Video game companies are pushing back hard against gamers being able to trade and sell their legally purchased titles. With the launch of new consoles over the holiday season, this fight boiled over as gamers complained loudly about next gen systems having anti-copy protection built in that prevents them from playing used games on the systems unless a license was purchased. I recently interviewed LeapTrade founder Tony Caputo about this and other issues related to the current state of gaming. LeapTrade is a website that allows gamers to trade games and sell games directly to each other.
Can you start by telling us a bit about your background and what your day-to-day duties are at LeapTrade?
Hi, my name is Tony Caputo, and I’m the President of LeapTrade. I run the day-to-day operations, making sure things are running smoothly and everyone is happy. I’ve been a gamer since I was little, and can still remember going over to my friend’s house just to play The Legend of Zelda all day. I only had a Sega at home, so of course I had to find someone with an NES, couldn’t miss out on that.
What exactly is LeapTrade?
LeapTrade is a used-game trading site that allows players to trade games with other players in a secure environment. Trades are only $3.49 for shipping when sending a game, and it’s always free shipping when receiving a game, with all trades guaranteed. We are the only site that allows you the flexibility to trade for LeapTrade credit, straight game for game, or trade directly with your friends. LeapTrade is the single most cost-effective way to get a used game while still having a company backing the trade.
Game trading is a crowded field. What separates LeapTrade from Gamestop, Best Buy, Amazon.com, etc?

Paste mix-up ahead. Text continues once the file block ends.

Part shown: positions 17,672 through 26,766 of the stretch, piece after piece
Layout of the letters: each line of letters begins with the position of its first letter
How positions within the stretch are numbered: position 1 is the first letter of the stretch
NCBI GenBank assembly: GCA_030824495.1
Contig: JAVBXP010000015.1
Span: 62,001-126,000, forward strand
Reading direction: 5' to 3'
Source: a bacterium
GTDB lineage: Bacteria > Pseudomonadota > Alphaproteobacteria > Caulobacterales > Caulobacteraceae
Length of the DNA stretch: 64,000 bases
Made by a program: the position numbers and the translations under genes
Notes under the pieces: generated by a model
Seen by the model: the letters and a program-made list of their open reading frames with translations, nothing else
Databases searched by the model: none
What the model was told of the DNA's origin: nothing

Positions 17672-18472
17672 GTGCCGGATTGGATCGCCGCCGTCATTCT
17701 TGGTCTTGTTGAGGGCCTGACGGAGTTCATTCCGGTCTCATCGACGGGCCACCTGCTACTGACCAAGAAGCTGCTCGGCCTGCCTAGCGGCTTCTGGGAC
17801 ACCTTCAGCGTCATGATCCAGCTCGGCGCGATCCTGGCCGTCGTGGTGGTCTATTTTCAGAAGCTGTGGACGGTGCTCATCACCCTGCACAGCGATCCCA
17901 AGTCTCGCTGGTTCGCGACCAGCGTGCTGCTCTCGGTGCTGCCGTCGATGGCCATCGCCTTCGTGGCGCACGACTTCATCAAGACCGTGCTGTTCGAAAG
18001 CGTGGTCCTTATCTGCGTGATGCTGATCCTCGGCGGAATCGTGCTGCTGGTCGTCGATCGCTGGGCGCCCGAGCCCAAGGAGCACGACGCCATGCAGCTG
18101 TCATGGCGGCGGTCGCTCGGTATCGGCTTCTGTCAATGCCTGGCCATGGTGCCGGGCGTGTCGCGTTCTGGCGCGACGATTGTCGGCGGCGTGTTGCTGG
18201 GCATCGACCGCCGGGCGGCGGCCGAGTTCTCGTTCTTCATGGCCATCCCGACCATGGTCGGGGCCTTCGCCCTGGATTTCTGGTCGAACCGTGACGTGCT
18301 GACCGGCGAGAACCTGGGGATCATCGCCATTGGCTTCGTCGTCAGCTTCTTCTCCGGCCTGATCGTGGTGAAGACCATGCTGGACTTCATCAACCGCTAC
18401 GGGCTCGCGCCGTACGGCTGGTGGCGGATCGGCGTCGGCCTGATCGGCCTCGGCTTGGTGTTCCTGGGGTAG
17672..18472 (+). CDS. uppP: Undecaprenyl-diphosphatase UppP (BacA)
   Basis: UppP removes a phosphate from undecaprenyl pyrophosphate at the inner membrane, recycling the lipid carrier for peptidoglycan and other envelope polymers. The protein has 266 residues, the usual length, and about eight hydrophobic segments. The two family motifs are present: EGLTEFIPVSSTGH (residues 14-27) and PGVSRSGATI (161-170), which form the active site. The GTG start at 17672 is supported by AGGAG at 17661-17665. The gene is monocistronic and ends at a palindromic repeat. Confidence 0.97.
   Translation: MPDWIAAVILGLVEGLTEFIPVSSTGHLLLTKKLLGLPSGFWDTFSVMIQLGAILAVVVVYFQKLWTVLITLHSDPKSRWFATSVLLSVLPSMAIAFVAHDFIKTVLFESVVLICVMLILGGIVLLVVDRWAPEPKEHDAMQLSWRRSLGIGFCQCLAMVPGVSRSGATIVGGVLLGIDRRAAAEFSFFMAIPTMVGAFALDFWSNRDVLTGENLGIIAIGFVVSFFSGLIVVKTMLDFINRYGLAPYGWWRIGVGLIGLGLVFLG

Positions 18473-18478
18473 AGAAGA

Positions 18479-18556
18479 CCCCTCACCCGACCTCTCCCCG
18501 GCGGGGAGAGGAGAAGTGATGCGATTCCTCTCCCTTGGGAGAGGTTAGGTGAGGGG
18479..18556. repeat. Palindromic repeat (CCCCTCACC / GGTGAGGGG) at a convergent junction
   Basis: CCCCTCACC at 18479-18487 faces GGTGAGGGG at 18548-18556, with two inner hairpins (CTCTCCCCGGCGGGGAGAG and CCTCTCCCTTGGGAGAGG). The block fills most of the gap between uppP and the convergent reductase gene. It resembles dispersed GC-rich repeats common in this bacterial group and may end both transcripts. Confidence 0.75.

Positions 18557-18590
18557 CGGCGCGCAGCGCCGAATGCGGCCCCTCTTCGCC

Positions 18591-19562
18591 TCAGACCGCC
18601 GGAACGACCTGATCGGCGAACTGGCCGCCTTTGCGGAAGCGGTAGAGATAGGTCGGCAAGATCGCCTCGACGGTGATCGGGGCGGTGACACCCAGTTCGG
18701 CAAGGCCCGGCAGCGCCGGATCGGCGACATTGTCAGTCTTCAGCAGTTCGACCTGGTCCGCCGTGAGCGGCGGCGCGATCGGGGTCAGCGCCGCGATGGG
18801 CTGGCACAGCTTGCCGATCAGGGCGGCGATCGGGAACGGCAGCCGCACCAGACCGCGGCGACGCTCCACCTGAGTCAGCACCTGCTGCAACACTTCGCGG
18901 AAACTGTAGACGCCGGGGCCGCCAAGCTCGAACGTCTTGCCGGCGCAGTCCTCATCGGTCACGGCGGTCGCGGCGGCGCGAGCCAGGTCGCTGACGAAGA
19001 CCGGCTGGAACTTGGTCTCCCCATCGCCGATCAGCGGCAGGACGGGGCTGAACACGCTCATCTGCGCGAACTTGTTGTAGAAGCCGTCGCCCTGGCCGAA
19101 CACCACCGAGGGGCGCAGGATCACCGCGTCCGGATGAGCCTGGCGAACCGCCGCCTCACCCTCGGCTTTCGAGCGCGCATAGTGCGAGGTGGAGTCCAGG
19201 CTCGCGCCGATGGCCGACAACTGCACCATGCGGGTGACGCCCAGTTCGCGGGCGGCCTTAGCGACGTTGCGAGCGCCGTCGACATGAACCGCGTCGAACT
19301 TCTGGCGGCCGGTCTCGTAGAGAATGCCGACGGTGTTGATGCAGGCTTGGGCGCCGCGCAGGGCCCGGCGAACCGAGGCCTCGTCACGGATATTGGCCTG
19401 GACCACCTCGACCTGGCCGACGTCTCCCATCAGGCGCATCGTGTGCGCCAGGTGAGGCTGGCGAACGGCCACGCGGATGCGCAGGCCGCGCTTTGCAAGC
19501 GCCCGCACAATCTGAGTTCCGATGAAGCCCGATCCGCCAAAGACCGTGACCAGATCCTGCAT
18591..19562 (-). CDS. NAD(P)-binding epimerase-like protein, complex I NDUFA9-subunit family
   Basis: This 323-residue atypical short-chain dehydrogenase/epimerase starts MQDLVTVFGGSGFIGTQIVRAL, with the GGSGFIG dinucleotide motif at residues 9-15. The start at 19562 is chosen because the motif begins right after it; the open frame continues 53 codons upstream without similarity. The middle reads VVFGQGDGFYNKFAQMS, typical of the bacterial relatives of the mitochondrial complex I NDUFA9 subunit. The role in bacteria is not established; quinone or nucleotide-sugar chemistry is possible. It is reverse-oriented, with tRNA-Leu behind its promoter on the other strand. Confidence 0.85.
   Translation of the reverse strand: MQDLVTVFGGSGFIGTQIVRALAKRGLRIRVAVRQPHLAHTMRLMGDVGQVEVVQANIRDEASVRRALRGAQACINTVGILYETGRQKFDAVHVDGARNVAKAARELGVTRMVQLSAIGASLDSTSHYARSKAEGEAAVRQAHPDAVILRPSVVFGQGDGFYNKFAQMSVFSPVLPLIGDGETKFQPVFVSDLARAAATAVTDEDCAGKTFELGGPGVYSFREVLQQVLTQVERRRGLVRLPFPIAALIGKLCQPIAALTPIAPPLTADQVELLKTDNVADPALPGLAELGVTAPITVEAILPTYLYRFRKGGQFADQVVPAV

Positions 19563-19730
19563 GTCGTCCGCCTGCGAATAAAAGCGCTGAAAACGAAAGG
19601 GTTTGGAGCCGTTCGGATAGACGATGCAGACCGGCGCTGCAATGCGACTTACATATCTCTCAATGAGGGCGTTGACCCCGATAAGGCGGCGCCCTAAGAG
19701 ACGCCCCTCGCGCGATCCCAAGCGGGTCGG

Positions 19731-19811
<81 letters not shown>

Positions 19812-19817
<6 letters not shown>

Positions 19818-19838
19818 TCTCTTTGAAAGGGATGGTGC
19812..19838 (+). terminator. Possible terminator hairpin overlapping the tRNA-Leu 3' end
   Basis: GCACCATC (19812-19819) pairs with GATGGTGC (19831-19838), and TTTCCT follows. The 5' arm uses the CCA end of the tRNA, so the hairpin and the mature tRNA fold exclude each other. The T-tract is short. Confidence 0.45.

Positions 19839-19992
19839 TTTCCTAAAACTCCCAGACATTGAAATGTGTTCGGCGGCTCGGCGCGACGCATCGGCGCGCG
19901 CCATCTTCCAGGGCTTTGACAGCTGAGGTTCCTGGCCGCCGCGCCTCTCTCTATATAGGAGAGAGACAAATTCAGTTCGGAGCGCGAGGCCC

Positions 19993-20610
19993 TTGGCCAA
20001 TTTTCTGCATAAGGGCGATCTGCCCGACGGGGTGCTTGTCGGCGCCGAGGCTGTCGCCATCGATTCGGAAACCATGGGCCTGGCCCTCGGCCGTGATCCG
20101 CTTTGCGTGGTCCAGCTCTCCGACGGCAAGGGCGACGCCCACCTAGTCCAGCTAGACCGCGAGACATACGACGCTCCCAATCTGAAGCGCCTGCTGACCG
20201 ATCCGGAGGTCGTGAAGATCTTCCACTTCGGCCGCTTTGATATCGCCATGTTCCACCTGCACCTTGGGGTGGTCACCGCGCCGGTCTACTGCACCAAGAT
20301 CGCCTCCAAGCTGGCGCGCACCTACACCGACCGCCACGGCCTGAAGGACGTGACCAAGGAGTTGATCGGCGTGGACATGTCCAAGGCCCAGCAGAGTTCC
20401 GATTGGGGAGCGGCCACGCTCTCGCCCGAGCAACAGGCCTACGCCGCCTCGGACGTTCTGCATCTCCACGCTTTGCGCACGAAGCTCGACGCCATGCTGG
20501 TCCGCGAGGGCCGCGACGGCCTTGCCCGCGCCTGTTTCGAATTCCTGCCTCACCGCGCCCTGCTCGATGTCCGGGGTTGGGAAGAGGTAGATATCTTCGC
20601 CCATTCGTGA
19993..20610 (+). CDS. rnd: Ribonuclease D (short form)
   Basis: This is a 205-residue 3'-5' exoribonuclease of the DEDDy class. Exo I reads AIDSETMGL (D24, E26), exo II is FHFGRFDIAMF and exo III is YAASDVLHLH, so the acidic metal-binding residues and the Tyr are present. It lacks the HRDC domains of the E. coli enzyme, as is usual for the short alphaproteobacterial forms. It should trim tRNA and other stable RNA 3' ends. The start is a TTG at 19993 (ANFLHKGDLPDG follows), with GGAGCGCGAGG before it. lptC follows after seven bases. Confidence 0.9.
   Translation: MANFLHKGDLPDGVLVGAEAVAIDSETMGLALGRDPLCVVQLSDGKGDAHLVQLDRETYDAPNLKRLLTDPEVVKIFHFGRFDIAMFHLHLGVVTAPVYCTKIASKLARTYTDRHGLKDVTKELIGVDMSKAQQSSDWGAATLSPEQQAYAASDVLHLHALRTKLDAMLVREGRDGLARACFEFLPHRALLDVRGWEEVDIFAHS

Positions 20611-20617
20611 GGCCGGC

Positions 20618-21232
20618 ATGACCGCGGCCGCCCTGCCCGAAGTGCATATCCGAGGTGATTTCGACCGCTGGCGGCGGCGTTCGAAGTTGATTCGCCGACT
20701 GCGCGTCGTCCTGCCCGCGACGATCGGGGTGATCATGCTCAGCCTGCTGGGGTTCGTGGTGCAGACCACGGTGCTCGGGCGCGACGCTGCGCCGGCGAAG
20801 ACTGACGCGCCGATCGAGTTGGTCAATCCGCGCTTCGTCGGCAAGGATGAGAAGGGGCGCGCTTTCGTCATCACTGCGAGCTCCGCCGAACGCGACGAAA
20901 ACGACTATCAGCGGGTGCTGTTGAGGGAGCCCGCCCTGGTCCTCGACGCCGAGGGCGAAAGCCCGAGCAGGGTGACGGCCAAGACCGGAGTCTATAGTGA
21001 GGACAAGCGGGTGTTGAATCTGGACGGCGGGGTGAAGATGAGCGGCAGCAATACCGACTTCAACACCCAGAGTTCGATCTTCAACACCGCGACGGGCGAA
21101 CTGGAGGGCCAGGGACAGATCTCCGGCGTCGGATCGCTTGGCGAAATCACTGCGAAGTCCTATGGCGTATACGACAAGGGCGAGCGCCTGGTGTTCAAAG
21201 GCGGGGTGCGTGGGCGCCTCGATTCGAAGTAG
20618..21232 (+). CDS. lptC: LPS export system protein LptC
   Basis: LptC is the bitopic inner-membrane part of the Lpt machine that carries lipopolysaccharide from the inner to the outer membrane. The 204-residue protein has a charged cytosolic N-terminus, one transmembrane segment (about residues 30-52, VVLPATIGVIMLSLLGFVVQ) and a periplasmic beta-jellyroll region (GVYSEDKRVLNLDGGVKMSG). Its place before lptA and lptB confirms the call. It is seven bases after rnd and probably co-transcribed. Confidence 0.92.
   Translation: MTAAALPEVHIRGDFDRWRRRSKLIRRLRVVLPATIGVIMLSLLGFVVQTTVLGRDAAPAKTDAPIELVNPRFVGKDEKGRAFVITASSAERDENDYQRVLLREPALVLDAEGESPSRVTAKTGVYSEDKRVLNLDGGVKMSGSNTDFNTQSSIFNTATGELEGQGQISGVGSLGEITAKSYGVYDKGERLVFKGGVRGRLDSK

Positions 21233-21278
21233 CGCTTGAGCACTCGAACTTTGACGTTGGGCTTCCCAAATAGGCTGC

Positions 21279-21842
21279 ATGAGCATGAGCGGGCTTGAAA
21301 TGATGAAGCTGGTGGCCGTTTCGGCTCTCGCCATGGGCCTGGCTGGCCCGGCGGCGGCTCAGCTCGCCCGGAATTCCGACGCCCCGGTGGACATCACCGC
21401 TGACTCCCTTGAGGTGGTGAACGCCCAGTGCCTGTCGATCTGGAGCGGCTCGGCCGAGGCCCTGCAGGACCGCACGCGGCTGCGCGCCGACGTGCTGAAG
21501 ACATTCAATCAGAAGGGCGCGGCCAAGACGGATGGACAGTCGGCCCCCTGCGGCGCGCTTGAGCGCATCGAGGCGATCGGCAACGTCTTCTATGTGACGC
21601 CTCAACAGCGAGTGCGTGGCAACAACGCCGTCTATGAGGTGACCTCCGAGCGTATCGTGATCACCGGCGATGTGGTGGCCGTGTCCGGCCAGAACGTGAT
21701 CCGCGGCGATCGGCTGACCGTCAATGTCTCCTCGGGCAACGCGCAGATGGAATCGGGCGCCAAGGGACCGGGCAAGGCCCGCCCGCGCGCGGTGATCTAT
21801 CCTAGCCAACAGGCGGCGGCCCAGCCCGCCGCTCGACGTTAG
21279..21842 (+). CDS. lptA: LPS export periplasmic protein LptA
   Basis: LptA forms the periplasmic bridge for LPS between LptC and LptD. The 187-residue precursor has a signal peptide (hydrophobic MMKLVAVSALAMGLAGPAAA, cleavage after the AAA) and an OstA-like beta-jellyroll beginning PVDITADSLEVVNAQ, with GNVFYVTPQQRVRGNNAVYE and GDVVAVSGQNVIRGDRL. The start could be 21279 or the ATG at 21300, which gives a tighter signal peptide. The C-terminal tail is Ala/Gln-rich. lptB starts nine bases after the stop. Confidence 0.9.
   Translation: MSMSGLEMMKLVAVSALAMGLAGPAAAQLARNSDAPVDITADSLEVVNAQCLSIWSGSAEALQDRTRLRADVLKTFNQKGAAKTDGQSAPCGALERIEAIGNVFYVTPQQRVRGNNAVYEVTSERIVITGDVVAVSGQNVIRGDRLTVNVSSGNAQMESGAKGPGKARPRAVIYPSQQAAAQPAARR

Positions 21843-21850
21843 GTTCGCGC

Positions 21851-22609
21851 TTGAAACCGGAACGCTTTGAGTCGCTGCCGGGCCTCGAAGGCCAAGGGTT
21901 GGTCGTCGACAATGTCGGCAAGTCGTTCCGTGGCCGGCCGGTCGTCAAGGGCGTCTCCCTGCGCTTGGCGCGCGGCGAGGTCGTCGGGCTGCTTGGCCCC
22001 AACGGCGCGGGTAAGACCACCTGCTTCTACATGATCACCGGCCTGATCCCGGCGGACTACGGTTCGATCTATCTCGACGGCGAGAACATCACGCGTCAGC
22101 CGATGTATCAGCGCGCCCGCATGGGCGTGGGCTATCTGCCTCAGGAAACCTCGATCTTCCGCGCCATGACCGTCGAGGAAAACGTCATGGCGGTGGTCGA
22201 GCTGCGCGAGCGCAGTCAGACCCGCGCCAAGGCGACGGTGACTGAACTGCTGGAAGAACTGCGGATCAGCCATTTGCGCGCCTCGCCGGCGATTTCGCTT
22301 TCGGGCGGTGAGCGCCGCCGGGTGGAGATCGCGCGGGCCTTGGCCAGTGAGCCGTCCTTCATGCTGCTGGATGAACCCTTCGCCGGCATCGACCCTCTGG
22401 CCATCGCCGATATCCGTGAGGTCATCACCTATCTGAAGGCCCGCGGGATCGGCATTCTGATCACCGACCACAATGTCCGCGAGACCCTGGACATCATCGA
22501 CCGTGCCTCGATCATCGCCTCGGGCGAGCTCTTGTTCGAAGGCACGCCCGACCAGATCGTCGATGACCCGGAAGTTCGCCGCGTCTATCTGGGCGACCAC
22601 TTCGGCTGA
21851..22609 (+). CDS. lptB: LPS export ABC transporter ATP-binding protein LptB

While all of these guys are competitors with each other, they are not LeapTrade’s competitors. They give you a little bit of money for your used title, a fraction of what it’s really worth. They all have two prices for each game, the price they sell it to you for, and a much lower price for your trade-in. LeapTrade is different: We give you the full value of your used title when you trade in. On LeapTrade there is one price for your game. LeapTrade lets you trade directly with your fellow gamers, and all trades are backed by the LeapTrade guarantee that protects you the whole way.
With the other retailers, you are lucky to get $25 for a game that’s worth $60, and with LeapTrade you get the full value towards a new game. That money really starts to add up, with the typical gamer saving over $300 a year. That’s almost an entire new console, or half a console if you want a Kinect.
Can you talk a little bit about the game industry’s attitude towards reselling games?
I think the game industry is going through a new set of growing pains. We’ve seen the recent DRM fiasco with the next gen consoles, and the subsequent backlash from the gaming community. We’ve also seen this year Electronic Arts getting rid of their Online Pass, which forced used game buyers to pay an extra fee if they wanted online multiplayer on EA games. I know I’m not alone in thinking that when I shell out $60 for a game I should be able to lend it out, trade it to a friend, or trade it in towards another game. It seems like such a waste to leave a perfectly good game on the shelf after I’m done playing it.
That’s why we created LeapTrade. To let players trade in the games they are done with so they can get games that are new to them, without having to spend $60 on each game. There are a lot of great games out there that deserve to be shared with someone else, they are too valuable to be stuck sitting on a shelf collecting dust.
It strikes me as odd that game companies are the only industry that seems to think they should get a piece of the pie every time one of their products is resold…
Agreed, you don’t see car manufacturers trying to lock each car sold to its owner and that’s the only person who could ever drive it. I’m trying to imagine a world like that and it would be ridiculous. What’s next, are controllers going to be locked to one person too? Where we can’t bring them to a friend’s house to play some co-op? It’s like with iTunes where we no longer own the music we bought. Why do we put up with this? None of this is for our benefit, it’s like we let it happen to us little by little and turn a blind eye to how unfair it is to all of us.